Overall, radio has shaped out ideas and ideologies by listening to others opinions on topics. The historical events have helped us and even today we use the same types of programmes by setting a format and schedule for listeners to follow, it goes to show that the radio industry has developed but the same originality has been kept but the ideas are more advanced and targeting a much larger audience with various shows out there with so much variety to choose from on what channels we listen to.s
Vaughan, D. (2008). The master’s voice. The Guardian, [online] p.1. Available at: http://www.theguardian.com/culture/2008/oct/09/radio.hitler.bbc.czechoslovaki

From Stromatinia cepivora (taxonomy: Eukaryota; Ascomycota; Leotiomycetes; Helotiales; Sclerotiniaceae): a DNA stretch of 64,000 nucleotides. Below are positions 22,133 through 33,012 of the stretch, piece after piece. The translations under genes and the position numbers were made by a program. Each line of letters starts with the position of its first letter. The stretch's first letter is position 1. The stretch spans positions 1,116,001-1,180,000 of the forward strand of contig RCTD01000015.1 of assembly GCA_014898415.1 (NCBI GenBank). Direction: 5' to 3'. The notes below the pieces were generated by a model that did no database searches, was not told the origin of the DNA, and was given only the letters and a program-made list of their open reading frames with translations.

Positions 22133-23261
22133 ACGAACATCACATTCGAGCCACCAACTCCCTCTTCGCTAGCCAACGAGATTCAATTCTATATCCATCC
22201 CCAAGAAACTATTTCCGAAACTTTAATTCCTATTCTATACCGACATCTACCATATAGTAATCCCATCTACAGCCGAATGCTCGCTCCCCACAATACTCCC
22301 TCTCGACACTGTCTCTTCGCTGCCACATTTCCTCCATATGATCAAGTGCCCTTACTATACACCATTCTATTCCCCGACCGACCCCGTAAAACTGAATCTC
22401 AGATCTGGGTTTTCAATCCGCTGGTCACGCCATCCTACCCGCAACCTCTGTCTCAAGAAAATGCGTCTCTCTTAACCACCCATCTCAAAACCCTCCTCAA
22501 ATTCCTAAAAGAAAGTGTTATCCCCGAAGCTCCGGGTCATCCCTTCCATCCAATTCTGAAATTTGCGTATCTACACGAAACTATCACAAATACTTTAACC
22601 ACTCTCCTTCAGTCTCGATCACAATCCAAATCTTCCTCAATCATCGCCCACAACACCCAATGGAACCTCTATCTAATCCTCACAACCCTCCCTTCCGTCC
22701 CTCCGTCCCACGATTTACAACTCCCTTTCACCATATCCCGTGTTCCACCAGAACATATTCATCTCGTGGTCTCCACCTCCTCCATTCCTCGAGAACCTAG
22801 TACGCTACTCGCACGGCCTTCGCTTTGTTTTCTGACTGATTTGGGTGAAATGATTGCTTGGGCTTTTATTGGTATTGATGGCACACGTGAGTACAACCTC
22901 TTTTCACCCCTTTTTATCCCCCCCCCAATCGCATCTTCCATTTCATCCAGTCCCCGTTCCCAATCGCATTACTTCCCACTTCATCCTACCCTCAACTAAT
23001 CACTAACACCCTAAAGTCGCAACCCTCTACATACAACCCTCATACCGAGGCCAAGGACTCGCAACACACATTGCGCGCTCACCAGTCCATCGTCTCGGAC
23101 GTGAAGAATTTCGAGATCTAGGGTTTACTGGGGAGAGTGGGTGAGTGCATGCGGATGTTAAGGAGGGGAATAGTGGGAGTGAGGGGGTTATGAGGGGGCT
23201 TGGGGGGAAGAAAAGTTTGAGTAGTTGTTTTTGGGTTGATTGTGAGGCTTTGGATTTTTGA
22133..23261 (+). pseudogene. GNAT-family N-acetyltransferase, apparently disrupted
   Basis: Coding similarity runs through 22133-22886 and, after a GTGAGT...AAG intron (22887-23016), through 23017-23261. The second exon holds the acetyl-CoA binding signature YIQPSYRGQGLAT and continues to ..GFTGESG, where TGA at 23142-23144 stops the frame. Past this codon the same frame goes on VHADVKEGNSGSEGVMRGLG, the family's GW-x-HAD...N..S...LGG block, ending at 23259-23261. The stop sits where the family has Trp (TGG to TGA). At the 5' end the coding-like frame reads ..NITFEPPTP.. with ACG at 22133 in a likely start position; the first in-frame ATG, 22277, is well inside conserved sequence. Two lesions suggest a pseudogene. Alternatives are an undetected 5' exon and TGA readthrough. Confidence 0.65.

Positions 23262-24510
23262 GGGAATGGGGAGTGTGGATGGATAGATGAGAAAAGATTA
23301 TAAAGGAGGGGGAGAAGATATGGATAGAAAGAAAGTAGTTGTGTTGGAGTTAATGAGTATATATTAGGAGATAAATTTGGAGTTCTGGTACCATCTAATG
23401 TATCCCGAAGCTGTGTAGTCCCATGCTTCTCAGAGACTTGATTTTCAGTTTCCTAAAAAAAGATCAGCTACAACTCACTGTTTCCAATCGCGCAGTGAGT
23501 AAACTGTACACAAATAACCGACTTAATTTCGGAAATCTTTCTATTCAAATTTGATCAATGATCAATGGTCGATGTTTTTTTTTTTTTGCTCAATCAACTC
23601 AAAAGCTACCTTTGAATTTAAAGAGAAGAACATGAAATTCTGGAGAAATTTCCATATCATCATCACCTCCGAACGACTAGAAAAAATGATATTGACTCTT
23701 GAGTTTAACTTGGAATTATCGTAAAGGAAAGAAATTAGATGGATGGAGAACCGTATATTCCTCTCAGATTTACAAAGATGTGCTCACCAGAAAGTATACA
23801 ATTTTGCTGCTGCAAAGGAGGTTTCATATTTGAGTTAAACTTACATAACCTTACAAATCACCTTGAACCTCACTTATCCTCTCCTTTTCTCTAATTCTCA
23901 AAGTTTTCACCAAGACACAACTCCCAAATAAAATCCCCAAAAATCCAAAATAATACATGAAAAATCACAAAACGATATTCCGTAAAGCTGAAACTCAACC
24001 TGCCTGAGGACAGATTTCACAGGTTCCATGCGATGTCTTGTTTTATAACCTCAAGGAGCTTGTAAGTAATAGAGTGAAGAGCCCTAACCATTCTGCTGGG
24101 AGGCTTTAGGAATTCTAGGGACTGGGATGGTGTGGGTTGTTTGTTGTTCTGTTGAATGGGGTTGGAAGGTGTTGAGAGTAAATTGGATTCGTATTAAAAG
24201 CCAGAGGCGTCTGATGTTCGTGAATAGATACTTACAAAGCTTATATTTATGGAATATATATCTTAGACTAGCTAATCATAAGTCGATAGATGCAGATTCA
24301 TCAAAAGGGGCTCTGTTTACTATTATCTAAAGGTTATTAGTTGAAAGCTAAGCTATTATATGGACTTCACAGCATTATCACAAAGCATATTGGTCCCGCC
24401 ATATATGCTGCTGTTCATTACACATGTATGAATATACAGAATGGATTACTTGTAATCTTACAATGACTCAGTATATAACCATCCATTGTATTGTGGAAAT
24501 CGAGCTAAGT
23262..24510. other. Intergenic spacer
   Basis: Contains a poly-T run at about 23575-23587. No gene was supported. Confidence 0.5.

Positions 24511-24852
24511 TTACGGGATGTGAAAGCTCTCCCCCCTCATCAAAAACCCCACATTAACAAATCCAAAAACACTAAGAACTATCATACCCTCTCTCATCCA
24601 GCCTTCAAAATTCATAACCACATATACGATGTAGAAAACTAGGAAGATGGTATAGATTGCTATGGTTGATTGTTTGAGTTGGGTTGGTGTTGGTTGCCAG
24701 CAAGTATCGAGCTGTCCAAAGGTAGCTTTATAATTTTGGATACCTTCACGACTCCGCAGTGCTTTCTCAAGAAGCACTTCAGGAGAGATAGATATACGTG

Shingler, M. and Wieringa, C. (1998). On air. London: Arnold.
For this entry I have looked at the rise of the underground. A term that described the rave subculture of non-mainstream music such as Acid House. Whilst the underground culture can be seen as about music, it definitely isn’t. The underground was larger, it shaped peoples lives and different factors were articulated through the personality of the typical underground fan, such as language, appearance and clothing. It was an expression which clubbers related to fashion, it was an authentic lifestyle. (Ross and Rose, 1994)